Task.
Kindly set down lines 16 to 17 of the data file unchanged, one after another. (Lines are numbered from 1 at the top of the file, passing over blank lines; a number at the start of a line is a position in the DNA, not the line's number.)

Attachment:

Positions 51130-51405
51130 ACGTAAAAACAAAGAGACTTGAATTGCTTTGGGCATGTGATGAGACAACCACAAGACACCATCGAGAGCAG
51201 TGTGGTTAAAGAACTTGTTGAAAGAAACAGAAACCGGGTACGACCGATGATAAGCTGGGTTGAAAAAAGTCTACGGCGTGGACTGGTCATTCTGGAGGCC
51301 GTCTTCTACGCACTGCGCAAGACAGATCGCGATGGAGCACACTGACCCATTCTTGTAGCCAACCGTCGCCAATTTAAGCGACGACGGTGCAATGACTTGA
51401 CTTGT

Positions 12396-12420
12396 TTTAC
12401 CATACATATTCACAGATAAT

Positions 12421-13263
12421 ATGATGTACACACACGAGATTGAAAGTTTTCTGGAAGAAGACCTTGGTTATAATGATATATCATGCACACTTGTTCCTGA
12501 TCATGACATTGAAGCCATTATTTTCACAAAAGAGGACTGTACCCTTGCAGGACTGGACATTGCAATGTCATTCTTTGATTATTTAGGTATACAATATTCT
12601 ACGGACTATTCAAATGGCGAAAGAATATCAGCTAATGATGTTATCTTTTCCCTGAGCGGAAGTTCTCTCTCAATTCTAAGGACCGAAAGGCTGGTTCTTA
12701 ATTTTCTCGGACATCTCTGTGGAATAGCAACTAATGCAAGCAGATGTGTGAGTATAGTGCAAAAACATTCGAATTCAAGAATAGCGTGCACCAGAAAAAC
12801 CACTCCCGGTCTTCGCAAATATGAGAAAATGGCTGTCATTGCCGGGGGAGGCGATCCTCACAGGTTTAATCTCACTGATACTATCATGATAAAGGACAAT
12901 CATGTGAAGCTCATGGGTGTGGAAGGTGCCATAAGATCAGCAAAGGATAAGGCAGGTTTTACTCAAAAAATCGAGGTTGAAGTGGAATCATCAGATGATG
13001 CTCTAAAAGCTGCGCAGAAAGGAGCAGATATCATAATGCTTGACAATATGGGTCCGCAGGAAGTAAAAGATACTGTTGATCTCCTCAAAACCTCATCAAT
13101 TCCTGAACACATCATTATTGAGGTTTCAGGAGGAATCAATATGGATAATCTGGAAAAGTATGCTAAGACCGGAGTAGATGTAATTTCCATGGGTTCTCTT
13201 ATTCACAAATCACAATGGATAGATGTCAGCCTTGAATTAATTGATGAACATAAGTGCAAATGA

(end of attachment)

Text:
13001 CTCTAAAAGCTGCGCAGAAAGGAGCAGATATCATAATGCTTGACAATATGGGTCCGCAGGAAGTAAAAGATACTGTTGATCTCCTCAAAACCTCATCAAT
13101 TCCTGAACACATCATTATTGAGGTTTCAGGAGGAATCAATATGGATAATCTGGAAAAGTATGCTAAGACCGGAGTAGATGTAATTTCCATGGGTTCTCTT